In his book, The Future of Life, biologist Edward O. Wilson had this to say about the first time he laid eyes upon the rare Sumatran rhinoceros in the flesh: “One of the most memorable events of my life occurred on a late May evening in 1994, in a back room of the Cincinnati Zoo, when I walked up to a four-year-old Sumatran rhinoceros named Emi, gazed into her lugubrious face for a while, and placed the flat of my hand against her hairy flank. She made no response except maybe to blink her eyes. That’s it; that’s all that happened. No matter: I had at last met my real-life unicorn.”
The unicorn is an imaginary creature that symbolizes purity. It was first described by Ancient Greek naturalists as a species that inhabited the distant land of India. Pliny the Elder (23–79 AD) spoke of the monoceros, “a very fierce animal … which has the head of the stag, the feet of the elephant, and the tail of the boar, while the rest of the body is like that of the horse; it makes a deep lowing noise, and has a single black horn, which projects from the middle of its forehead, two cubits in length.” Perhaps the Indian rhinoceros comes to mind?
The unicorn legend became popular throughout Europe during the Middle Ages and the Renaissance. The creature was said to roam the woodlands and could only be captured by a virgin. Many people believed that its horn, which was called an alicorn, was an antidote to poison and could be used to treat illness. Alicorns could be purchased from Scandinavian traders, but the price was extravagant – per weight, supposedly many times more than that of gold. The average alicorn was grooved and about three feet long. Unfortunately, it never came from a unicorn. A Dutch physician and naturalist, Ole Wurm, told the world the truth, the alicorn was really the long tusk of the small arctic whale known as the narwhal. Narwhals are still hunted today for their tusks by certain indigenous populations, but many experts believe that this is not sustainable over the long-term.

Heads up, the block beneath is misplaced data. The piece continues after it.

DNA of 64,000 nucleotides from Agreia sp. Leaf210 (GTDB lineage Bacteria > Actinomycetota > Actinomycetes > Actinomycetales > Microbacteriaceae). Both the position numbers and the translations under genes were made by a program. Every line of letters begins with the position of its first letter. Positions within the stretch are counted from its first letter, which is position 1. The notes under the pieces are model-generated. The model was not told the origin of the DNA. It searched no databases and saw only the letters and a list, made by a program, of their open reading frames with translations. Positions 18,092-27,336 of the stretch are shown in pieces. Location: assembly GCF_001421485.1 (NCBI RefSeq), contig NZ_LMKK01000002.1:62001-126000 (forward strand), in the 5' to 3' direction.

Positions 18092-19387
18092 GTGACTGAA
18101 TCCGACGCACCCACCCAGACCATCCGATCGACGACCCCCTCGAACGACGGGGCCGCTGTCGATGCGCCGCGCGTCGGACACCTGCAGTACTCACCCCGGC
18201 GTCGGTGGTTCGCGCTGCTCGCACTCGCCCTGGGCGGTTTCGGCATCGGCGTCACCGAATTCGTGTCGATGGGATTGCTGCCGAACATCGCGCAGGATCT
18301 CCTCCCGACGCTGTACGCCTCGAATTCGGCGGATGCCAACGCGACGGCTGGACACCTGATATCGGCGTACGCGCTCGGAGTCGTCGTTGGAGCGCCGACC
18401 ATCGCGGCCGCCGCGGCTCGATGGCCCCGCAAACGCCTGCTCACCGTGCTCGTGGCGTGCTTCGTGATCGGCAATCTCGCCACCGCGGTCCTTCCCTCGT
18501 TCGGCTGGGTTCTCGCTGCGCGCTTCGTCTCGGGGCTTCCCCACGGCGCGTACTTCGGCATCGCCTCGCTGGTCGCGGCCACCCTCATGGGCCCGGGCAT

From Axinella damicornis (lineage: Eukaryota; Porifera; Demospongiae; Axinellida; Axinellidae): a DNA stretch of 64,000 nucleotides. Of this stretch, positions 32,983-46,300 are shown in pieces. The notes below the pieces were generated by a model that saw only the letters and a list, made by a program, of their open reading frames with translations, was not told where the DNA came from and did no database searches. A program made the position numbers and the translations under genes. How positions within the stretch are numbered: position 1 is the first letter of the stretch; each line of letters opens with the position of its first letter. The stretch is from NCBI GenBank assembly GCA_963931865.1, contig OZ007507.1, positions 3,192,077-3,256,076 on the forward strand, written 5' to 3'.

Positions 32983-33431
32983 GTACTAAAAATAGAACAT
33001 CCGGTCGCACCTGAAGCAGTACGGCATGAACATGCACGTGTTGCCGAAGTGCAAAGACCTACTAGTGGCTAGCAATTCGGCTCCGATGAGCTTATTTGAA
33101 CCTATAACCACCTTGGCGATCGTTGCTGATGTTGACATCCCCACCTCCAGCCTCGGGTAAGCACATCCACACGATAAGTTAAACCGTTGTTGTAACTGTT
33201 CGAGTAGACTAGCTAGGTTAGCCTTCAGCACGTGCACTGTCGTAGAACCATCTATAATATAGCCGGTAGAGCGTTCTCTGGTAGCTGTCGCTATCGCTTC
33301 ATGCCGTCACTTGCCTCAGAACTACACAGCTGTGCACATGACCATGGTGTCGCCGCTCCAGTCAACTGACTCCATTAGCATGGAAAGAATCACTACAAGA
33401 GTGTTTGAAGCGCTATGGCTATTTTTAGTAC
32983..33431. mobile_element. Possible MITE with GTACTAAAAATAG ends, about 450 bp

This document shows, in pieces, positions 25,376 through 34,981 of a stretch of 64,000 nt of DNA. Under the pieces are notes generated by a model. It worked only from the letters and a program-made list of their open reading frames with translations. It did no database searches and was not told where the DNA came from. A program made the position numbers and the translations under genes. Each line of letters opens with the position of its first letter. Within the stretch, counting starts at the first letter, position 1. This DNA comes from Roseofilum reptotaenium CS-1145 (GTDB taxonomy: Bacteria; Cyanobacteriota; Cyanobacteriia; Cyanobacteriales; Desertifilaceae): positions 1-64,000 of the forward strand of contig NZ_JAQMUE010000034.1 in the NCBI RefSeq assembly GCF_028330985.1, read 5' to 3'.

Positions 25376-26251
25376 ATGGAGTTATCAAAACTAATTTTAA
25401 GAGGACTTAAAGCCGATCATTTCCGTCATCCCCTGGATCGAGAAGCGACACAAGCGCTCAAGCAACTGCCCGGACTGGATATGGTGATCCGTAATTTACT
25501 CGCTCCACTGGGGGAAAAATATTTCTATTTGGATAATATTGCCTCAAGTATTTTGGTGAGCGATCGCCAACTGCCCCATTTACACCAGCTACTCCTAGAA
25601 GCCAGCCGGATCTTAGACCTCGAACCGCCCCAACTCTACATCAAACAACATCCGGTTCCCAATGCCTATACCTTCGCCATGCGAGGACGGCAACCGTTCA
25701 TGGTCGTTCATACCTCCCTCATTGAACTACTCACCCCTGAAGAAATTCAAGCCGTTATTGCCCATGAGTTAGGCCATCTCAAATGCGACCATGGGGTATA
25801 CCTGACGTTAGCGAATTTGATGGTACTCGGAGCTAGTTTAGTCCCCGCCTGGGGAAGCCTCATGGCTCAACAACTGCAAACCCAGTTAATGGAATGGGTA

That the rhinoceros might be likened to the legendary unicorn is not so far-fetched, certainly no stranger than ancient sailors believing that hefty, whiskered sea mammals like dugongs and manatees were really mermaids. Rhinos are distant relatives of horses and the horns of some rhino species can grow quite long. So, with a dash of imagination and perhaps a pinch of intoxication, a person viewing a rhino could conjure the image of a unicorn in his mind, although that transformation would seem to be a bit easier with several of the antelope species, such as the oryx, that sport spectacular horns, albeit in pairs and from the top of the skull instead of the nose.
Like the unicorn’s unusual appendage, the rhino’s horn also was once believed to detect and neutralize poison, and it is still believed by many Asian people to have medicinal properties. As a result, white and black rhinos in southern Africa are now being killed by poachers at the rate of almost two per day. If such slaughter continues, decades of dedicated efforts to bring these species back from the brink of extinction will have been for naught.
Unicorns never existed, but rhinos can and must survive as living legends.
If you’d like to know more about what the International Rhino Foundation is doing to combat poaching in southern Africa, visit our website.